In response to Dear Kyra: The trouble with sisters
You know how in Phineas and Ferb Agent P works for the Organization without a cool acronym?
This past semester I had to edit a traffic safety manual for one of my classes. The target audience was traffic safety engineers, which apparently are a thing. The whole thing was just such an experience. Imagine your drivers education book except with a whole bunch of math.
In fact, we’re not even sure if some of the equations they used were real equations. Like the following:
Toi = J2wkyoi(k) (3)
minq l*o(fr) ~ *,(*)I + £maxq l*o(fr) ~ xi(k)I (2) l*o(k) ~ xi(*) I + £maxa- l*o W – xi(k) I
I mean, I’m not great at math, but I’m a little skeptical of the authenticity of such equations. Perhaps the only thing worse than the equations were the acronyms. Their uncoolness puts the OWCA to shame. Here’s a few of the best.
AASHTO, American Association of State Highway Transportation Officials
AADT, Annual Average Daily Traffic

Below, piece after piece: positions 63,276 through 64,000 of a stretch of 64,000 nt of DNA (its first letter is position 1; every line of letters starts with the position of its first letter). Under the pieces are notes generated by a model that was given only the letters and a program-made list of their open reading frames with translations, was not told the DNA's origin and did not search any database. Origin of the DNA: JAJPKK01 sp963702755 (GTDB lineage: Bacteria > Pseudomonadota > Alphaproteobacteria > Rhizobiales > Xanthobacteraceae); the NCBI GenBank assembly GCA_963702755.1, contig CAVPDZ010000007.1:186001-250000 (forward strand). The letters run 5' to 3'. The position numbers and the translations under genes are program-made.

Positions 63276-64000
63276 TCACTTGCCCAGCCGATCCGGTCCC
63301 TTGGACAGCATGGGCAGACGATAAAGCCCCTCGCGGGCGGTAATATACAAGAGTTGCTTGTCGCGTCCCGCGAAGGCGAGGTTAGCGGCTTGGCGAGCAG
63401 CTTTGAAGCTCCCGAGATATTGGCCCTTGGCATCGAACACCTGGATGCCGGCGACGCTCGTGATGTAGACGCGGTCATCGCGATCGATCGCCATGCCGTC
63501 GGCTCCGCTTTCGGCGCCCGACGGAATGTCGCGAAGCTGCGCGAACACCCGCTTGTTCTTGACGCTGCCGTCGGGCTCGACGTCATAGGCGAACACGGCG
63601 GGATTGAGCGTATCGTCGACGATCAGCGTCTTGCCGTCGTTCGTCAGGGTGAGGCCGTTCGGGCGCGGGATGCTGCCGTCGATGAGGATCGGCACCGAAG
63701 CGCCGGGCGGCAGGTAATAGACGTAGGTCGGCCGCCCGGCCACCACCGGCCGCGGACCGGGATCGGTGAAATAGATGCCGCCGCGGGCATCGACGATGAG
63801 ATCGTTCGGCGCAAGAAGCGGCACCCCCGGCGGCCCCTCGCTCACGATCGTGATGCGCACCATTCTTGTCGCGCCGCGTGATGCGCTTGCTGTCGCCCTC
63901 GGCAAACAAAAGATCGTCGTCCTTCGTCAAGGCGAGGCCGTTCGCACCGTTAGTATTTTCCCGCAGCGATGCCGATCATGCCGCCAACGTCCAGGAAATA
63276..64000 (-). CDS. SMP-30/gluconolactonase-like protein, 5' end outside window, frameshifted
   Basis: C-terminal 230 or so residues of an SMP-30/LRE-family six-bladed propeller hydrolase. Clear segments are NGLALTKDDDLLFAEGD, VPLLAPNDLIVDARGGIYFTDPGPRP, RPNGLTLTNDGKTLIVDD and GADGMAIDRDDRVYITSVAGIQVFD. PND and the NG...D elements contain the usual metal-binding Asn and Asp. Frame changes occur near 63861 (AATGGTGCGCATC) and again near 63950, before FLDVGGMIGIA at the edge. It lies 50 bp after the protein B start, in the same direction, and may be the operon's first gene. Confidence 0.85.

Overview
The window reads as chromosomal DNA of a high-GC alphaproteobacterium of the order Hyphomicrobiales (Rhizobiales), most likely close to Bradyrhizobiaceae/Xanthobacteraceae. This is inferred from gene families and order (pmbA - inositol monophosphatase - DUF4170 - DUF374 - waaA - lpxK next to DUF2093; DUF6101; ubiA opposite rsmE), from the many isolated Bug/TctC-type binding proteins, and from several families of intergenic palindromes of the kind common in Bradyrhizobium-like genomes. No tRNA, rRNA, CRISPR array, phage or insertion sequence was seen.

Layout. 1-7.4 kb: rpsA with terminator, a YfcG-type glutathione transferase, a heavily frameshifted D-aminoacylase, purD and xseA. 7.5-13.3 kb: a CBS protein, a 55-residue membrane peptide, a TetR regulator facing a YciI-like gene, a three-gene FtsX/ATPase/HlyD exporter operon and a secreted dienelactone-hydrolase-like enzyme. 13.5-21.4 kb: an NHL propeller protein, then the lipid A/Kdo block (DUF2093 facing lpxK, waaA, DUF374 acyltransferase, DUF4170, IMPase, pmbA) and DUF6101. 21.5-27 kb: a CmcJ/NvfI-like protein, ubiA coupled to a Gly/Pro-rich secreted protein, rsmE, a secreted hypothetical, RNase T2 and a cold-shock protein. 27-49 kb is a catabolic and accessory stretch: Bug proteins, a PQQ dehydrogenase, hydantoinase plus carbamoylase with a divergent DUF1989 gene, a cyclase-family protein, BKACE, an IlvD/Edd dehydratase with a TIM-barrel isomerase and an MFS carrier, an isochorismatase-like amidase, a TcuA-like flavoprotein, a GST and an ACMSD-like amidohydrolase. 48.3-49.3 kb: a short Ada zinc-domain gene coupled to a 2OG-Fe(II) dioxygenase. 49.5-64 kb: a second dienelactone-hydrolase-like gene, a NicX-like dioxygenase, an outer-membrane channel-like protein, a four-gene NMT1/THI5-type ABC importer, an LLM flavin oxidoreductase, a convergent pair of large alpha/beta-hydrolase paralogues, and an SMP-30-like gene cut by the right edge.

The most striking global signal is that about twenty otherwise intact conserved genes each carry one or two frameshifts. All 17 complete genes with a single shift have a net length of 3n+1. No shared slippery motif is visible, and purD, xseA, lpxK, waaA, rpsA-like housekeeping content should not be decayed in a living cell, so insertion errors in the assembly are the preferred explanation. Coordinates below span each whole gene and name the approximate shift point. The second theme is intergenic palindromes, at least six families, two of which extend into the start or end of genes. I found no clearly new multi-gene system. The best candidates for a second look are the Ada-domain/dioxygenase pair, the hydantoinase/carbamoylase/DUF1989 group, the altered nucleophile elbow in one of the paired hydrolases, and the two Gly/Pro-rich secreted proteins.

BBBB, Broken Bones and Bleeding Blood (as opposed to all the other fluids you can bleed)
CATMOD, Categorical Data Modeling
FHWA, Federal Highway Administration
IHSDM, Interactive Highway Safety Design Model
IRM, Intersection Review Module (they have a module for everything these days)
MUTCD, Manual of Uniform Traffic Control Devices
SWOV, Dutch Institute for Road safety Research
TPHREG, Test Proportional Hazards Regression
WHO, World Health Organization
And of course my favorite, DVI. Which, in case you couldn’t guess stands for Duurzaam Veilige Infrastructuur. Naturally.
So yeah. Drive safely.
P.S. Here’s the super cool cover I designed for the traffic safety manual. I think the traffic cone orange was a nice choice. Also the sign next to the road with a picture of a road (as most roadside signs tend to have). The back cover had quotes from the editors. Things such as “This book has taught me everything I need to know about road traffic safety!” and “Road traffic safety. Need I say more?”